'Searching' (2018) Review

Updated on August 31, 2018
ChrisSawin profile image

Chris is a Houston Film Critics Society Member and a contributor at Bounding Into Comics, God Hates Geeks, and Slickster Magazine.

The official one-sheet theatrical poster for, "Searching."
The official one-sheet theatrical poster for, "Searching."

Gone Catfishin'

Similar to the Unfriended franchise in execution and in the vein of films such as Gone Girl and 8MM, Searching is an American PG-13 rated thriller directed by Aneesh Chaganty (his feature film directing debut) and is co-written by Chaganty and Sev Ohanian (a co-producer of Fruitvale Station). Searching is noteworthy for being the first mainstream Hollywood thriller to feature an Asian-American actor (John Cho) in the lead role.

John Cho stars as David Kim, father of 16-year-old Margot Kim (Michelle La in her mainstream acting debut). Margot goes missing after an all-night study session at a friend’s house. After countless texts, unanswered voicemails, and discussions with classmates that go nowhere, 37 hours pass and David finally calls the police. Detective Rosemary Vick (Debra Messing) handles Margot’s disappearance and allows David to assist in the investigation. With nowhere else to turn, David turns to his daughter’s laptop for clues. Told through the use of computer screens and smartphones, Searching is a thriller that utilizes a unique perspective that provides a one-of-a-kind narrative of a father exhausting every lead that comes to mind and a daughter who has kept a closet full of secrets from the most important person in her life.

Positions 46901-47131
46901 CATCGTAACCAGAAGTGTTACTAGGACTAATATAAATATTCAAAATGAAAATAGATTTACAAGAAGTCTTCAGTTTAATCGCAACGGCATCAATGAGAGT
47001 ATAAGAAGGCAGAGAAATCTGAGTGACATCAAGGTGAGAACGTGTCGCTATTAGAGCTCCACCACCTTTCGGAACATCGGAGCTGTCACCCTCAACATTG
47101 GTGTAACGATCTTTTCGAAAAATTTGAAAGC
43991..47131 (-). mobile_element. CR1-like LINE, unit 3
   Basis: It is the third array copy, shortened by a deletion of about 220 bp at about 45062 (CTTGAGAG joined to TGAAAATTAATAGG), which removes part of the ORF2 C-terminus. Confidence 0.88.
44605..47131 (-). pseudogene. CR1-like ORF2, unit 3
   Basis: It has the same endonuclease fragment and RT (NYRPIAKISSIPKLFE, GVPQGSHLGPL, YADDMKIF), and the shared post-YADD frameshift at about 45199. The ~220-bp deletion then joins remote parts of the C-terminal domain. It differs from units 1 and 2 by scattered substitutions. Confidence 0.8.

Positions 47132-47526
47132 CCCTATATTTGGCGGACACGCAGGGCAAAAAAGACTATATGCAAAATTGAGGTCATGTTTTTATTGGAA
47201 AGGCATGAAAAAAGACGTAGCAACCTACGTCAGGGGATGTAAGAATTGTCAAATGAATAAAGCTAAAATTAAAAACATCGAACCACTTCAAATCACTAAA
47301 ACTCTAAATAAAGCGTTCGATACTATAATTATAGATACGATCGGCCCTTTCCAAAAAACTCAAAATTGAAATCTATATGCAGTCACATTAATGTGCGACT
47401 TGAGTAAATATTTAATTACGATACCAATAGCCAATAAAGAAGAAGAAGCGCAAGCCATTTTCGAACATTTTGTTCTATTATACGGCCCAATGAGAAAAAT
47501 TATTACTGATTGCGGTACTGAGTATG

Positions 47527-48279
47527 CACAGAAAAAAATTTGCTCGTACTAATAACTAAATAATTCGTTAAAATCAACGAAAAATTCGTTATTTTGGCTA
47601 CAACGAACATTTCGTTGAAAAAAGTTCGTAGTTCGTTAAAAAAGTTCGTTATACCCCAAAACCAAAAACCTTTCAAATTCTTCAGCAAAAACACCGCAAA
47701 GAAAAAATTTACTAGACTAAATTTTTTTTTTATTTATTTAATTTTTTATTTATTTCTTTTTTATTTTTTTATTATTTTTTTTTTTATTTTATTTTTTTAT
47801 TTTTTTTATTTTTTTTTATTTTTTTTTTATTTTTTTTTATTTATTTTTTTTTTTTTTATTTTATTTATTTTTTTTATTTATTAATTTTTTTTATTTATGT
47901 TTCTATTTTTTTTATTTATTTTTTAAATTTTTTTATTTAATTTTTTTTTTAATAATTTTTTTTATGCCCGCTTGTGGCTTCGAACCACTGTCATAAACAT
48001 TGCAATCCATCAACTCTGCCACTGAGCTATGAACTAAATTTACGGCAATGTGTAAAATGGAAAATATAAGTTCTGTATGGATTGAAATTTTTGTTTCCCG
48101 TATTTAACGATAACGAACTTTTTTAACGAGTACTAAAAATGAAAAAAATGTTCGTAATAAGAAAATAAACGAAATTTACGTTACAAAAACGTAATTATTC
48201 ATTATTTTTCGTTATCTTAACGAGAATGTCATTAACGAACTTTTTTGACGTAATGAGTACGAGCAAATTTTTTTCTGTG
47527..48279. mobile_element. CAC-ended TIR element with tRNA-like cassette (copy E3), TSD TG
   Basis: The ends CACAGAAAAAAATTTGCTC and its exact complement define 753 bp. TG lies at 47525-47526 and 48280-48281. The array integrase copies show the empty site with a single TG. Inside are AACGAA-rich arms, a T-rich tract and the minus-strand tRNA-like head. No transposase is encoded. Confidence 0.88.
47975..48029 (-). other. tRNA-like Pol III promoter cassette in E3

How the story of Searching is told is what makes it refreshing. Without seeing the Unfriended films or the horror-thriller Profile (co-written and directed by Timur Bekmambetov, a producer of Searching), the concept of Searching seemed tiresome at first yet grows on you the more you’re exposed to it. The story is mostly told through family photos, FaceTime conversations, text messages, Google searches, streaming video, and surveillance footage. The opening of the film highlights Pam Kim’s (Sara Sohn known for Furious 7 and Twin Peaks), the wife of David Kim and mother to Margot, battle with cancer. With no spoken words whatsoever, it’s amazing how devastating watching a cursor bump the day a mother is supposed to return home from the hospital before eventually dragging the event into the trash can and realizing what that means. There is heart and emotion in simple computer tasks, which is highly unusual but impressive.